Boonsboro, MD — When Randy Thompson joined the family business a little more than 15 years ago, ThompsonGas had just one store, three delivery trucks, and eight employees serving three states. Today, the firm has more than 51 branch locations and 350 employees serving 10 states. In this Middle-Market Executive interview, Thompson tells us where the firm’s next chapter of growth will likely be written.
Thompson: What you’ll find is that there are some really top players that control about 35 percent of the market, and the rest is taken care of by regional companies like ours and small family-owned companies much like we were before I took over the business from my father. There are about 4,000 of these businesses across the country, so the industry is certainly primed to see continuous consolidation. We typically report our volume annually, and we’re going to be somewhere around 30 million gallons of propane, which makes us around the 18th largest propane company in the United States. What you’ll find is that there is an abundance of propane, which is really a by-product of natural gas, and with all of the natural gas that this country has now found, propane prices are being kept low compared to those of other liquefied fuels.
MME: Why have these smaller propane businesses remained so competitive?
Thompson: Well, I think that there are a number of answers to that question. First, these businesses are local. The fact is that propane is a volatile fuel that can have catastrophic consequences if not handled correctly, and we find that customers in rural communities frequently know and trust these family-owned businesses to take care of them in a safe manner. Number two, this is an industry where you can still get a decent return on your capital investment. The third thing is that you’ll find that a lot of these smaller companies have very low overhead, which allows them to be very competitive with their margins, and some of the larger players are publicly held, so they tend to be hungry for additional margin in order to please their shareholders.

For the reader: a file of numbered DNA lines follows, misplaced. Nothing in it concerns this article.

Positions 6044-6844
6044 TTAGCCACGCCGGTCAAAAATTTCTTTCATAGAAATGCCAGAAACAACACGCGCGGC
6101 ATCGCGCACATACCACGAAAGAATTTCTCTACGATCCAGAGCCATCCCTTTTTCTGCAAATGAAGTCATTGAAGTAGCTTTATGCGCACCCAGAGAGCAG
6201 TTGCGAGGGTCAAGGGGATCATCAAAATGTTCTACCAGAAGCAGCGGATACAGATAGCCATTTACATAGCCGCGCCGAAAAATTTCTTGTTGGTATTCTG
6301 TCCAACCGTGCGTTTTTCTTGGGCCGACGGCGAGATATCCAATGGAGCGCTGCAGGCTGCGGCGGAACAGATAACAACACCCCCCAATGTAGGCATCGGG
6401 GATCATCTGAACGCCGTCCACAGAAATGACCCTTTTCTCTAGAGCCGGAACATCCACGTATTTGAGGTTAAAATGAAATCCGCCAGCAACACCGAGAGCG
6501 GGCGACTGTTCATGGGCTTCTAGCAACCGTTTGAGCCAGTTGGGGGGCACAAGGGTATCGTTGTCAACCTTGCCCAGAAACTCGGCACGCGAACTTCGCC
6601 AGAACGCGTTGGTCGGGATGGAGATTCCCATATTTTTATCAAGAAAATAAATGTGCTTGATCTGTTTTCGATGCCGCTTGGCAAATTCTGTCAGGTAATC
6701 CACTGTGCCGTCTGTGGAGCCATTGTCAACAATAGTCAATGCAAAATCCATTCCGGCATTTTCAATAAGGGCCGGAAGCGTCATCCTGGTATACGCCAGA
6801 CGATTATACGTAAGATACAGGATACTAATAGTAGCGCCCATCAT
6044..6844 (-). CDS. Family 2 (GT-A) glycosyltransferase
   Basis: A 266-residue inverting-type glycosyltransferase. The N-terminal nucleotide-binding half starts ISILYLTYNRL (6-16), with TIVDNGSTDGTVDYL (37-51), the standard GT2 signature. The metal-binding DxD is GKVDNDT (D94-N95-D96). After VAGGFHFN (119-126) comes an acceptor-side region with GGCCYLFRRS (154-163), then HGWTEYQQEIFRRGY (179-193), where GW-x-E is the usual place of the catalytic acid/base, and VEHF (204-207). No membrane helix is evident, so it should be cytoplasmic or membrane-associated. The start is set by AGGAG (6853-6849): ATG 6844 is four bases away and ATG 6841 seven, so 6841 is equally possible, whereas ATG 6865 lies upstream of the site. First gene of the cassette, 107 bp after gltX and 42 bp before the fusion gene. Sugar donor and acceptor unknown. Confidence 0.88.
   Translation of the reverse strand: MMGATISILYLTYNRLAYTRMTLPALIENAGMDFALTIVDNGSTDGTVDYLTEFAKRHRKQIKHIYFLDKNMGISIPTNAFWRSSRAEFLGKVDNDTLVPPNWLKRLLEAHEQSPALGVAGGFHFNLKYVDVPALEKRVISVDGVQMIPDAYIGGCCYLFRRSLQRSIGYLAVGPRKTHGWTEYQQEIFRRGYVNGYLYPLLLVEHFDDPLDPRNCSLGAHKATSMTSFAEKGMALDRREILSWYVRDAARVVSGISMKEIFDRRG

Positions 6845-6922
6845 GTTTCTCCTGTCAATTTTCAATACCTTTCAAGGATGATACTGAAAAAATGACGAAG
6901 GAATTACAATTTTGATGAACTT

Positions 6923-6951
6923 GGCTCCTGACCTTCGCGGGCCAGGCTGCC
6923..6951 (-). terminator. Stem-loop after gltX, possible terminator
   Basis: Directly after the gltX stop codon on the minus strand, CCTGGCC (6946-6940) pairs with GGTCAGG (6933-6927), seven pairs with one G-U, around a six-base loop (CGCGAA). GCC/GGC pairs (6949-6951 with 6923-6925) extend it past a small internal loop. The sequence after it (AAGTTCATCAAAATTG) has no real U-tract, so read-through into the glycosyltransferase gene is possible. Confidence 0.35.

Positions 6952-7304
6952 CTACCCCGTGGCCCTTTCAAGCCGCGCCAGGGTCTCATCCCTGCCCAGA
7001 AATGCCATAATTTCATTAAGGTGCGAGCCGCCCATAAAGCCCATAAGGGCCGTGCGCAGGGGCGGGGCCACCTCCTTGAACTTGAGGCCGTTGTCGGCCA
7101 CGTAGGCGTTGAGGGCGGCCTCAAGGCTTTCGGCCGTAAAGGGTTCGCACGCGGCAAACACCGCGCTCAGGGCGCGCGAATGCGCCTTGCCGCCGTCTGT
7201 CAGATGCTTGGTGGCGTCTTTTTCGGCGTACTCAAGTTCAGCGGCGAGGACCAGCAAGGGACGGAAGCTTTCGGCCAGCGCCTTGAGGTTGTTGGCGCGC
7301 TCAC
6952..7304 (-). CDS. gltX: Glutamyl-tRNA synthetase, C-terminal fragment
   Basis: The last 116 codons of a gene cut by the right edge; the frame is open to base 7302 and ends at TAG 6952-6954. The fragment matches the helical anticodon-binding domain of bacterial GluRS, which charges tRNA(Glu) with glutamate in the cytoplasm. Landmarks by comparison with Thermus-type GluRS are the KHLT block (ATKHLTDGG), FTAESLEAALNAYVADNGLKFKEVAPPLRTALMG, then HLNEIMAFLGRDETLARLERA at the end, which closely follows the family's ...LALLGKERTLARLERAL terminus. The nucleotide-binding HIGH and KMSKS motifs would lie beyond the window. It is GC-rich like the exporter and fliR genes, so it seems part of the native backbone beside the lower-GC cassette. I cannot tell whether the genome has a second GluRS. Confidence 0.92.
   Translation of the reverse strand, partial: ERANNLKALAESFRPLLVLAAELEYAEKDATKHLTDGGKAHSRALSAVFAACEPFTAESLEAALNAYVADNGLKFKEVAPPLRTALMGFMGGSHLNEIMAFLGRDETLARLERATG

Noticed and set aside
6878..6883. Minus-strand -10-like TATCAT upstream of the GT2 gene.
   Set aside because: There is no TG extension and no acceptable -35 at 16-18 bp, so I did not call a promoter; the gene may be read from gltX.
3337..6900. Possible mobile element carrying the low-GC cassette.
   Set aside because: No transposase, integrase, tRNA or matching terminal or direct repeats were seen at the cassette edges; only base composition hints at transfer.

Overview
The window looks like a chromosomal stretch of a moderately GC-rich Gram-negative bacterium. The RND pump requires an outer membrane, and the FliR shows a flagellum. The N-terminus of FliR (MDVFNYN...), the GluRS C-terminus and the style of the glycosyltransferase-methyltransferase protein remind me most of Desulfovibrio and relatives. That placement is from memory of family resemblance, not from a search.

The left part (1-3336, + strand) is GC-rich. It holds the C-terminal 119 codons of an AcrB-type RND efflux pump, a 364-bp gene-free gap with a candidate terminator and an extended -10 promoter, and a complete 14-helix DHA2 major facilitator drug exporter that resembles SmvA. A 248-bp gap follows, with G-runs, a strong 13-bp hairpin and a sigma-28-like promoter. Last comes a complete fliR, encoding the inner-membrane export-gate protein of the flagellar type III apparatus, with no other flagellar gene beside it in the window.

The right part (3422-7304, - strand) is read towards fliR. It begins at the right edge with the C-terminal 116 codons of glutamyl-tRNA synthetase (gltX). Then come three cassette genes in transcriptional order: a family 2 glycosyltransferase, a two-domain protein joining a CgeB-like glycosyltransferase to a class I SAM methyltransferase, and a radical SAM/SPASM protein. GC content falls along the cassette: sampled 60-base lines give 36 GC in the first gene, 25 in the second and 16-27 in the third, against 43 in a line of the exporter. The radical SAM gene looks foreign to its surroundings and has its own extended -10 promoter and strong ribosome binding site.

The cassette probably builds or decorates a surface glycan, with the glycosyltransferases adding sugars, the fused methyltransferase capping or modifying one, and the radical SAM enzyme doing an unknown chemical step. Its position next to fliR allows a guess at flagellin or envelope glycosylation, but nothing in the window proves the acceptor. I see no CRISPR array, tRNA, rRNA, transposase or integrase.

MME: When it comes to serving customers, what matters most?
Thompson: The propane business is one where if you take care of your customers – and by that I mean that if you make certain that they don’t run out of propane when they need it and the price that they pay is a fair one — you tend to hold on to them. In other words, you’re not likely to lose them over a few cents per gallon. Meanwhile, the last thing someone wants is to have to take a day off from work to have their system switched out to another provider. So when it comes to propane, if you take care of customers, you’ll hold on to them.
MME: Who are your customers today?
Thompson: About 75 percent of our customers are residential, but you’ll find that propane is widely used inside the agricultural area, where you might be using it to dry crops or to keep your chickens warm. Another area where it’s been receiving a lot of press lately is motor fuels. Propane is the third largest motor fuel in the world and it’s clean-burning, so you’ll find that the propane industry has been trying to raise its profile within the fleet industry and other areas.
MME: Where within the propane landscape will we see the next chapter of growth be written for ThompsonGas?
Thompson: Over the next 5 years, we are looking to grow the retail propane business and, at the same time, we are also looking at midstream assets. We refer to them as midstream assets, but this just means that they’re complementary to the retail propane business. These are assets like propane rail terminals, propane storage facilities, trucking companies, things that move our product around and for which we could charge other propane companies a fee to utilize. This is just a wonderful fuel that can be delivered in a liquefied state like gasoline and diesel. It can operate and fuel vehicles and lawn mowers, but does so with 95 percent fewer greenhouse gas emissions — and meanwhile costs about $2 less per gallon than gasoline.
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